Why it's taken 'Paranormal' director Majid Al Ansari five years to get back behind the camera

The Emirati filmmaker is back to his first love - thrillers - with the Netflix mini-series

A handout photo of Emirati filmmaker Majid Al Ansari (Courtesy: Image Nation) *** Local Caption ***  Majid-Al-Ansari.JPG

Emirati director Majid Al Ansari's thriller Zinzana is hard to forget. The 2015 film pits a man imprisoned in a remote police station for a minor offence against the sadistic ploys of an officer. Despite being the first of its genre produced in the UAE, Zinzana was a top-shelf thriller that was as suspenseful as it was unsettling. In short, it was the kind of film that made the heart race and the hairs at the nape of the neck stand.

A handout photo of Ben Ross, producer Rami Yasin, Emirati filmmaker Majid Al Ansari and actor Ali Suliman on the set of "Zinzana" (Courtesy: Image Nation) *** Local Caption ***  al15ja-zinzana.JPG

Many have been eagerly waiting to see what Al Ansari would come up with next. Fast-forward five years and Dubai's thriller extraordinaire has taken up the role of director once again, this time for the series Paranormal.

The Netflix-produced show marks the first time Al Ansari has not spearheaded a project he has worked on. But that's not to say the Paranormal experience has been any less rewarding.

"With Paranormal, it was just about having the right team, the right people and the right story," says Al Ansari, who didn't want to give up the chance of being part of the team that bought the novels of Ahmed Khaled Tawfik to the screen.

Al Ansari says he and the show’s creator and co-director, Amr Salama, worked together on how to approach the show before filming began. “We had a great synergy,” Al Ansari says. The pair, who each directed three episodes, kept in regular contact to ensure there was cohesion across the series. "It was a very interesting experience and I loved it," Al Ansari adds.

After all, Paranormal was Salama's vision. "For me, it was more about discovering what was in Amr's head and how he wanted to portray character themes. Because he directed the first episode, [I was trying to figure out] how would I do the second, third and fourth before he steps in again. It was more about dissecting and going into the journey that Amr has pieced together in his head."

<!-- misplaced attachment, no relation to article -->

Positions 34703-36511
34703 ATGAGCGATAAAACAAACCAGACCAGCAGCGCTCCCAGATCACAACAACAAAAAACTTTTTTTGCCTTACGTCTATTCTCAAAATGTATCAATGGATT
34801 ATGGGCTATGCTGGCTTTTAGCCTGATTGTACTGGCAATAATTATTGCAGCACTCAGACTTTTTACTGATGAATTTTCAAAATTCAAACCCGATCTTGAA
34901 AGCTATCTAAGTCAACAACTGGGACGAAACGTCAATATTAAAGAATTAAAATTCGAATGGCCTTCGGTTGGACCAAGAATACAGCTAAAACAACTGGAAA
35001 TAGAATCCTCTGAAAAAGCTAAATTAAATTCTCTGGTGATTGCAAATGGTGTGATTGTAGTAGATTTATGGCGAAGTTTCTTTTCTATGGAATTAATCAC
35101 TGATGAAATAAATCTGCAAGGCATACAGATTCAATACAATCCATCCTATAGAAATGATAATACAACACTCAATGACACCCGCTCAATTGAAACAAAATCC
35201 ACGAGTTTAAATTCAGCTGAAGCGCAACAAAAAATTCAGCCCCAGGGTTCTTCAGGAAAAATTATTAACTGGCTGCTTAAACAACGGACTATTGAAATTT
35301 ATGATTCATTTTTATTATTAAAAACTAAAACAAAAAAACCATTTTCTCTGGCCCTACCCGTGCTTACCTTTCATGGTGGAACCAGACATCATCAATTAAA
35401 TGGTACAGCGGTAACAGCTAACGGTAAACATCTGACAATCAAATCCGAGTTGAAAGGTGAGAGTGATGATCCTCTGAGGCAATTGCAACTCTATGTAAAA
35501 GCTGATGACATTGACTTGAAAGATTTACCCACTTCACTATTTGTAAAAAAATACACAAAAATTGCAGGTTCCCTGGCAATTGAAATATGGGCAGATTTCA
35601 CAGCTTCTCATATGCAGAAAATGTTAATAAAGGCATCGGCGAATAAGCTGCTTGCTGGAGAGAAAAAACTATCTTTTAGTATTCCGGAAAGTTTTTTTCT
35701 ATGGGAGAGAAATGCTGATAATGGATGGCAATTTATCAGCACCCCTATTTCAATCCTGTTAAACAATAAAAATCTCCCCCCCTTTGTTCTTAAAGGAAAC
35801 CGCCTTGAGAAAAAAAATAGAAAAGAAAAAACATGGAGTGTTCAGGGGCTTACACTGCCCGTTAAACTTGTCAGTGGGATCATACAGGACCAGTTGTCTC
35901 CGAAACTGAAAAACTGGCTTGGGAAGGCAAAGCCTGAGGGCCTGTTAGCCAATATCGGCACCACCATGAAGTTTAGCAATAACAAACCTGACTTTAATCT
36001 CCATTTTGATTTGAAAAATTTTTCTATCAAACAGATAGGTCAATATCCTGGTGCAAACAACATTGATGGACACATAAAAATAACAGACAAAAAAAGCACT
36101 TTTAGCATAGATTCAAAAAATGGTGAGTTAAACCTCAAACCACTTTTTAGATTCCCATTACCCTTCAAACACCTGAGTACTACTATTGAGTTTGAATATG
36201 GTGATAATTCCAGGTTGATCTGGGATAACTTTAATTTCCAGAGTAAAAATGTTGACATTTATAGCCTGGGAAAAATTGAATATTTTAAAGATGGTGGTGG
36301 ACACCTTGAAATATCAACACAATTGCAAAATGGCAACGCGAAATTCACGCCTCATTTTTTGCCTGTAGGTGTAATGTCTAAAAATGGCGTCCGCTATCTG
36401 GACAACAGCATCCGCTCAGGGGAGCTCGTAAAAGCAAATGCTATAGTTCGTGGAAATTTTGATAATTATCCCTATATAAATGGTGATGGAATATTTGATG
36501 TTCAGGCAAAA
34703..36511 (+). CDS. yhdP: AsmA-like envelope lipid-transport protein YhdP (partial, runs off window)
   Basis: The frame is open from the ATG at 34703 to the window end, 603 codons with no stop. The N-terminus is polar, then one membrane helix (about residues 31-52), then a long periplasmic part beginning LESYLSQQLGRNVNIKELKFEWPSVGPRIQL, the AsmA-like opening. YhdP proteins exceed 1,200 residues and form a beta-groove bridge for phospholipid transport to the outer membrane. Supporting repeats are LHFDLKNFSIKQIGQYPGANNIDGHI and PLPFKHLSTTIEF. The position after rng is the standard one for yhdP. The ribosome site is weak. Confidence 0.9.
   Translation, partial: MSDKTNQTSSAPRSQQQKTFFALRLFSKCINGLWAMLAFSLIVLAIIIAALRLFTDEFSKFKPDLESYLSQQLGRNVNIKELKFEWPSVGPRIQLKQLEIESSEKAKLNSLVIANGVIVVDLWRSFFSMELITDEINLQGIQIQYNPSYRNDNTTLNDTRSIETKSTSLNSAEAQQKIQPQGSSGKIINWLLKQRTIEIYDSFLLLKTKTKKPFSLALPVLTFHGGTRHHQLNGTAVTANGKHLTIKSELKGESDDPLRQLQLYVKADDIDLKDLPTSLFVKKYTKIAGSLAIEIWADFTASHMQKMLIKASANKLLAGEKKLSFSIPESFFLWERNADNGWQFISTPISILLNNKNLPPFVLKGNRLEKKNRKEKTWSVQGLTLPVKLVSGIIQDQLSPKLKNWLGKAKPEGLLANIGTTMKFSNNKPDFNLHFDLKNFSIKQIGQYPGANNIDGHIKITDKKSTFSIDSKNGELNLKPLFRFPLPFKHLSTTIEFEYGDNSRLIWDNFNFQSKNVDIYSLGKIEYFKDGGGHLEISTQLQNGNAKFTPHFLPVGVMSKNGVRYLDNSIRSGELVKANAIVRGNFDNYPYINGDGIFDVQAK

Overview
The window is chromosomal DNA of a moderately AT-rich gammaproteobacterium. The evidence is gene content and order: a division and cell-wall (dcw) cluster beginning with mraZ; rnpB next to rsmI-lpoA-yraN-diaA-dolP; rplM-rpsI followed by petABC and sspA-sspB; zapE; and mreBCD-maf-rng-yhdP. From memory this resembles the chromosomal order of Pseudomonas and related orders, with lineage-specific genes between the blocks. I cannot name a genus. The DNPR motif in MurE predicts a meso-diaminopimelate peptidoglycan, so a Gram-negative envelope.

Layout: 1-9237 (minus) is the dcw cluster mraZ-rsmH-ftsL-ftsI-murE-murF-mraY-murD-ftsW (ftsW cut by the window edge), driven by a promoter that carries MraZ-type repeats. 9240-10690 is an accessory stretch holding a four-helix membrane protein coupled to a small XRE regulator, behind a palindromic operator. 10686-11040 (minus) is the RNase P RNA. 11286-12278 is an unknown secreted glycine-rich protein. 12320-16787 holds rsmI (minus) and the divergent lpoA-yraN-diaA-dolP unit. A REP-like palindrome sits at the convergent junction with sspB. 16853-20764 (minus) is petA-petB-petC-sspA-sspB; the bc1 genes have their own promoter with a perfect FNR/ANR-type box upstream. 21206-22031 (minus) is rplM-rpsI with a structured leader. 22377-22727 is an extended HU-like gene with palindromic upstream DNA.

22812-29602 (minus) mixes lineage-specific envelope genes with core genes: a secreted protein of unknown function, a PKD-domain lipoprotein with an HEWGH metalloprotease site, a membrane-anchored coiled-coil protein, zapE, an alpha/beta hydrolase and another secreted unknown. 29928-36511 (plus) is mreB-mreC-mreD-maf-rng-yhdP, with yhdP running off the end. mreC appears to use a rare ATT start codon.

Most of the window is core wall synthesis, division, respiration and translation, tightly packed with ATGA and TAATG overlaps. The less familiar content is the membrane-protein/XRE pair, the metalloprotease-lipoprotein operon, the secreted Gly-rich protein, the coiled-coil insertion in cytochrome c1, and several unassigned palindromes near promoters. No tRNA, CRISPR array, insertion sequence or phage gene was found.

There were a number of things about the show that excited Al Ansari when he agreed to come on board, such as the six-episode format, a deviation from the usual month-long TV series trend in the region.

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"I loved it because we get to pay more attention to the writing and the directing, and the image and the quality. I hope this route of giving quality over quantity is continued," he says of productions in the region.

This project also marks the first time Al Ansari worked with Netflix. “They’re give-and-take discussions,” he says of his relationship with the streaming giant. “We put a lot of energy into this project and we were all passionate about it – from Netflix to the crew.”

Al Ansari became part of the team after being approached by executive producer Mohammed Hefzy. "We had worked together on (vampire horror film) Bloodline in Romania," Al Ansari says. "Hefzy clocked that I'm a fan of genre films, mostly horror and thriller. Then he introduced me to Amr, who turned out to have seen Zinzana and it just went from there."

So why did it take so long for Al Ansari to jump back into the director’s chair? The Emirati director served in the military between 2017 and 2018, an experience, Al Ansari notes, that was the "highlight of my life".

His time in the military is set to inspire his future projects, with the director adding the experience "affected me in a positive way".

Al Ansari has a new project in the pipeline, though would not be drawn on what his upcoming directorial effort will be about. He did, however, tease that it would be a thriller.

“I’m not sure why but I’ve always been drawn to the thriller genre. I guess there’s something deep and dark inside me and I love it.”